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What is an Adverse Credit History?

Late or incomplete bill payments can lead to an adverse credit history.
An adverse credit history can prevent a person from getting a loan or credit card.
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  • Written By: Garry Crystal
  • Edited By: Niki Foster
  • Last Modified Date: 21 July 2014
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Adverse credit history can come under a number of different headings. It can also be known as a poor credit history, non-status credit history or impaired credit history. These terms are all used by credit companies when judging a person's credit history.

When someone applies for a loan, lenders, banks and credit card companies will look at that person's credit history in order to judge his or her financial credit standing. They gain this information from credit agencies, companies that track people's history of repaying credit and loans. They have information on individuals' financial transactions when repaying loans or credit. They are able to use this information to tell whether a person has a good or bad history of using credit.

Credit agencies track everyone's repayments on loans and other forms of credit. They keep this information on record and assign each person a credit score. If this number is below a certain amount, then the person will be marked down as having an adverse credit history. This may mean that he or she is unlikely to repay his or her credit transaction on time or that he or she may miss payments altogether.

Financial institutions such as banks and credit card companies purchase this information from the credit agencies. They, therefore, have at their disposal information to ascertain whether each person who applies for credit is a safe enough risk to lend to. This information can be used in corporate dealings and personal finance.

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If a person is shown to have an adverse credit history, the lender may simply refuse to give him or her credit, or it may offer a lower amount of credit than requested. Due to the borrower's poor credit history, the lender may also offer credit at a much higher rate of interest than would be offered to someone with good credit.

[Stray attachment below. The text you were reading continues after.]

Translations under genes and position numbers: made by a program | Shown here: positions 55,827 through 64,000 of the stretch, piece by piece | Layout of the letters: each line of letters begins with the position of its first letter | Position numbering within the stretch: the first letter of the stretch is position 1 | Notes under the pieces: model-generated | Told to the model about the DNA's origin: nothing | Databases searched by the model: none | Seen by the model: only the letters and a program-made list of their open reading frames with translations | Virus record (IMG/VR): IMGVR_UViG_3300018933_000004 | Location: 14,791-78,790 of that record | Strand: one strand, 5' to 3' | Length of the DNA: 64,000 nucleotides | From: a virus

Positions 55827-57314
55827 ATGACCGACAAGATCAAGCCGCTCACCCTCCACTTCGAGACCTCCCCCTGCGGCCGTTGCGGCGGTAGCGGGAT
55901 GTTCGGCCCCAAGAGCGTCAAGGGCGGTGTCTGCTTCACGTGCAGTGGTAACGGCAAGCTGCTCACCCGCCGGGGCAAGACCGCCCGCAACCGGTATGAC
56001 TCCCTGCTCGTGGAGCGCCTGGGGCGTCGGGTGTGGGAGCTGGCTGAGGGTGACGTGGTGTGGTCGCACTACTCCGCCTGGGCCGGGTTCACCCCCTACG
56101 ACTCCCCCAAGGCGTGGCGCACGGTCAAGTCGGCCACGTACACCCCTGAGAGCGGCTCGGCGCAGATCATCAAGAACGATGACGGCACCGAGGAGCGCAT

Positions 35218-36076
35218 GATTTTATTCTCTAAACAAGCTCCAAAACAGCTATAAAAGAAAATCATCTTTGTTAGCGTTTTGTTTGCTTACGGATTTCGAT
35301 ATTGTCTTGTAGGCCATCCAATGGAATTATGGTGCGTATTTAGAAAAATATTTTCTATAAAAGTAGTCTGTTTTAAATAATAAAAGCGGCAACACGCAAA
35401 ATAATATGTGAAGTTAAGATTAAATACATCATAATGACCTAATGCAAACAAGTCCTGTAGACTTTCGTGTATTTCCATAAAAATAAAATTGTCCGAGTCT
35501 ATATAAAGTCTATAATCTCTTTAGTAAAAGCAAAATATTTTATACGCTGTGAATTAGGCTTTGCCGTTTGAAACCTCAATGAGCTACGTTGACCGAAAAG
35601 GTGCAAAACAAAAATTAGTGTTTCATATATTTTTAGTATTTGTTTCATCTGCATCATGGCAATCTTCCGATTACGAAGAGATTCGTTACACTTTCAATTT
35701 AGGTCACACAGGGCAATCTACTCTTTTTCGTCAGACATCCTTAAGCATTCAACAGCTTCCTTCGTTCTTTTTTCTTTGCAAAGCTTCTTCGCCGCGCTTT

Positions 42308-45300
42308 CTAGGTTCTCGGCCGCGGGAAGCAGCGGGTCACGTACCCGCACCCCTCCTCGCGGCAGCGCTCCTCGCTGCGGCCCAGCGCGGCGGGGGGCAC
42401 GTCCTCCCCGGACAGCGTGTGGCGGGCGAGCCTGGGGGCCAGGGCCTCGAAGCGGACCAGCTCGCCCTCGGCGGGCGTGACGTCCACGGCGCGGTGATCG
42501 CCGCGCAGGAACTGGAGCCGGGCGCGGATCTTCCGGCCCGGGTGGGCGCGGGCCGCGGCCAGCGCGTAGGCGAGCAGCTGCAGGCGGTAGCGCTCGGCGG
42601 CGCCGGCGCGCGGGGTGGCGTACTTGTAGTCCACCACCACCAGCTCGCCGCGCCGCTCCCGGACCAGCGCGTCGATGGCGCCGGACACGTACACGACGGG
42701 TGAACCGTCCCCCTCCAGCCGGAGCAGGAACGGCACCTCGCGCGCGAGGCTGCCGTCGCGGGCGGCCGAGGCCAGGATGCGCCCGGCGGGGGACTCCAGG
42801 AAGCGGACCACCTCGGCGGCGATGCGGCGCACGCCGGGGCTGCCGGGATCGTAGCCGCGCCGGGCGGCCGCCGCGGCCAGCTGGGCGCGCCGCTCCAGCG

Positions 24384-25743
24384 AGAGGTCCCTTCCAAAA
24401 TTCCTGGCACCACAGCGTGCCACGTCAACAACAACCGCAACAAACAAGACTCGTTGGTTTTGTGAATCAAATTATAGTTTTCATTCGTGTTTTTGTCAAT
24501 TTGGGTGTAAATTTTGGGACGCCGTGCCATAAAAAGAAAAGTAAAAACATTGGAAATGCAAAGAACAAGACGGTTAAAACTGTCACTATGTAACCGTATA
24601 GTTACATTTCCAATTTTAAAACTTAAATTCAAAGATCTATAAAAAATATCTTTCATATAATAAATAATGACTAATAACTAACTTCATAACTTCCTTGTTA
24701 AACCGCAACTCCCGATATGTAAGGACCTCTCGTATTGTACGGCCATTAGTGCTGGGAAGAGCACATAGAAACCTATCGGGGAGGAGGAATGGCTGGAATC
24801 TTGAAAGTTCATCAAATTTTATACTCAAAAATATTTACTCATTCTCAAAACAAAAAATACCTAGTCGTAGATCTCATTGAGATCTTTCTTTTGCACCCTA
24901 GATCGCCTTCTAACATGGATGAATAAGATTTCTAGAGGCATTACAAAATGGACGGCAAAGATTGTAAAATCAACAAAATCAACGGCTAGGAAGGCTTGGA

There are many ways to change an adverse credit history and credit score. Obtaining help from a debt counseling service, or debt consolidation service if a person is in debt, can eventually raise his or her credit score closer to what is average. It may take many months or years to do this, but it is more financially viable in the long run.

People should also be aware that an impaired credit history might not always be the individual's fault. A credit agency may still show him as having a bad history with credit even if he have paid off his debts. Financial experts recommend that everyone get a copy of their credit information file yearly to verify their standing.

Many people have found that the information on a credit agency report is incorrect. There are debts that are sometimes not removed from the report even months and years after they have been paid off. These can still affect a person's credit history, and it is in the individual's best interest to have them removed.

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Discuss this Article

cupcake15
Post 4

Cafe41-Those are great options. I also want to add that Dave Ramsey has a show on the Fox Business Network that is quite informative.

He is an expert on helping people manage debt and improve their credit rating. He himself suffered a bankruptcy and he openly talks about this with his viewers.

It was this adversity that helped him understand money which led him to become the financial guru he is today. So if he can you it, so can you Anon16540. Don’t give up.

cafe41
Post 3

Latte31- I agree with you. I have excellent credit and my interest rate on my Visa is just 8.9%.

Anon16540- I just want to add that once you settle your debt you may be able to obtain a secured credit card from a local bank.

You fund a secured credit card with a bank account. The amount of the credit limit is always equaled to the amount in the bank account.

Here the bank lowers its risk because the funds are already in a bank account and are frozen for this purpose.

Overtime this helps you rebuild your credit, so you can save some money on those interest rates.

latte31
Post 2

Anon16540- I am sorry that this happened to you. It is unfortunate that you dealt with an unethical company but settling your debt and even repairing your credit rating really goes a long way into restoring your ability to use credit in the future.

Restoring your credit will also help you obtain better rates on credit cards, mortgages and general loans. This is worthwhile because it will save you a lot of money.

It not unheard of for people with adverse credit to have an interest rate of 24% or higher on credit cards. That’s a lot of money which also makes it harder to pay down even the smallest debt. Most people with excellent credit pay a third of those rates.

anon16540
Post 1

These days Debt Settlement companies also spoil credit history of a person as has happened with me. They contact persons with good credit score, pursuade them economic gains of at least 45% debt relief and trap them. In this process they get 25% of the credit amount as fees and most of hte times they don't settle the debt. Also credit score should be used carefully because lender make the mistake of denying credit to otherwise very viable andidates whose credit history has been spoiled by thieves or debt settlement agencies.

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